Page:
Thanks for reading.
Sir Tristram's chronology confounds Le Morte d'Arthur scholars. On the one hand, the events in Le Morte d'Arthur are apparently told in simple chronological order. On the other hand, despite a few earlier cameo appearances, Tristram's birth isn't recorded until halfway through the book. Then in his adventures he encounters Sir Caradoc, who was killed picking a fight with Lancelot about a quarter-book before Tristram's birth. Let's just say that Tristram's timeline's relation to Arthur's is open to interpretation. (Not to be unexpected: like Merlin's, Tristram's story cycle was conflated with Arthur's after many years' seperate existence.)
One thing I do recall is that, despite already being one of Arthur's knights by the time of Arthur's war against the Roman emperor Lucius, Tristram declines to go on that campaign because of his love for Isolde, which ticks Lancelot off until he starts an affair with his own lord's wife and begins to understand. Therefore Tristram is already estabished at Arthur's court relatively early on. So here we have Tristram in AKOTAS.
Logically, and if I remember correctly according to Le Morte d'Arthur, Tristram will not have joined Arthur's court until he's been exiled from Mark's court as a result of Mark finding out about him and Isolde. (Not that any actual, technical state of exile exists: Tristram leaves Mark's court because Mark chases him out with a sword in his hand.) Which would mean the events of some half of Tristram's story cycle have already occurred and AKOTAS has skipped over them. This could suit me; Tristram's story isn't a favorite of mine, being just Lancelot's story if Arthur were a bounder instead of a great man (or, as some would have it, instead of a fool).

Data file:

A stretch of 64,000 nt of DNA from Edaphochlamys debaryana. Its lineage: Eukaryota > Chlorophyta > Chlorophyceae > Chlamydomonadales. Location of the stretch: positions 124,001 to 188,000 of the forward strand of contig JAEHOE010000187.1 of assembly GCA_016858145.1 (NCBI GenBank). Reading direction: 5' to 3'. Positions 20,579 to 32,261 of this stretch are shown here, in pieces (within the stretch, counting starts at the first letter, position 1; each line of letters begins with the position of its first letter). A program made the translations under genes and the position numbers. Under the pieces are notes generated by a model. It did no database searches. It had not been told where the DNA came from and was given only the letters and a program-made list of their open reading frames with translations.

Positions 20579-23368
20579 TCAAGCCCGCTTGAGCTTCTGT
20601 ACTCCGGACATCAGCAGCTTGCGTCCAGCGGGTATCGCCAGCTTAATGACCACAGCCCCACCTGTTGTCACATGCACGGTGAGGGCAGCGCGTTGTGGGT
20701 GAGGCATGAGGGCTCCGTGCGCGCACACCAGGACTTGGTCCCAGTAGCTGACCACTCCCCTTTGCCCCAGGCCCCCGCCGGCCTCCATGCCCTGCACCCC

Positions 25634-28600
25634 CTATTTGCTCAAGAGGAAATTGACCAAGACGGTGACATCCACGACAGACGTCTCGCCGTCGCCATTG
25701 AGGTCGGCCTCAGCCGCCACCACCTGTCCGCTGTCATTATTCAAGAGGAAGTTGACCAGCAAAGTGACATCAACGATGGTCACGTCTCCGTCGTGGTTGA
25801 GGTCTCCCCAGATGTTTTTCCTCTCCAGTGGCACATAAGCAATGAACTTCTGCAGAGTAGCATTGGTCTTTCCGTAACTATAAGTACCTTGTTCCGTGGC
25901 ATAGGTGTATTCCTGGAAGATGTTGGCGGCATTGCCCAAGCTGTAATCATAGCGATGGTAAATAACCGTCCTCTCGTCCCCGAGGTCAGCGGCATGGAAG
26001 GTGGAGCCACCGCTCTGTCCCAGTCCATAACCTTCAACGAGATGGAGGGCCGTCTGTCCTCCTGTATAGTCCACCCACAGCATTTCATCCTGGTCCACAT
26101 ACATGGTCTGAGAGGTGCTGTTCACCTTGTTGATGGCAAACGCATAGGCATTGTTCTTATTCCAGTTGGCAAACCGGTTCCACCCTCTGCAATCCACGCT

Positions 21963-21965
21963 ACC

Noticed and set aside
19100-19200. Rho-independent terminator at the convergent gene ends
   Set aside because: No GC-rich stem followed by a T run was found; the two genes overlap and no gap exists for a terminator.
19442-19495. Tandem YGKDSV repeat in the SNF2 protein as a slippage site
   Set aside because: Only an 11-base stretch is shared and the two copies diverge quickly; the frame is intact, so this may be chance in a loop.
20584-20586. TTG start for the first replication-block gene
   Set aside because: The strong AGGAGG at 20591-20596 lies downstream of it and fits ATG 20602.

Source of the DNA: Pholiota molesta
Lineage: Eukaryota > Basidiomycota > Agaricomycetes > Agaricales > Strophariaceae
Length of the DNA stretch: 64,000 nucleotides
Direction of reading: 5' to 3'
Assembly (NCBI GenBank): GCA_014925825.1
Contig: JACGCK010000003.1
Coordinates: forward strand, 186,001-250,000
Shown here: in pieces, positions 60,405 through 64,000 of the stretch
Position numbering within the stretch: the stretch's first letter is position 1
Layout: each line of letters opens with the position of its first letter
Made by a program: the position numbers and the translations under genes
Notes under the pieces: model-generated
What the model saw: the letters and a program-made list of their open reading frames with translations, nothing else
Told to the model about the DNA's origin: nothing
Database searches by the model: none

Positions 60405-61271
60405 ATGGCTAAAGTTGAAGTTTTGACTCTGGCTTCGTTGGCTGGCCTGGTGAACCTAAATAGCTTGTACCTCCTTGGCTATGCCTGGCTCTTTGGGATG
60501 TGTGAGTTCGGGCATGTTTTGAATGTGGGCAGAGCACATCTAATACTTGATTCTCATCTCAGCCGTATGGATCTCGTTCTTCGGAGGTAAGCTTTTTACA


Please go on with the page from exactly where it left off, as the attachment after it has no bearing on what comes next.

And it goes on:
But Mark is a bounder, and paranoid about Tristram's superior prowess besides. I could decide later that Tristram is exiled now due to Mark's jealousy - which did happen at least once - and that Mark's discovery of the lovers is still in AKOTAS's future.
First, probably, I should decide - since the sources vary - whether Mark is a
duke or a king. Say, it'd be just like him to be a duke who calls himself a
Arthuriana sources I use or recommend:
Arthuriana - the Journal of Arthurian Studies; the website of the quarterly journal of the North American Branch of the International Arthurian Society.
The Camelot Project at the University of Rochester.
Camelot In Four Colors: A Survey of the Arthurian Legend in Comics
Mystical-WWW - The Arthurian A2Z knowledge Bank which has encyclopedically-arranged entries on the characters of the Arthurian legends.
Le Morte Darthur: Sir Thomas Malory's Book of King Arthur and of his Noble Knights of the Round Table, Volume 1 and Volume 2.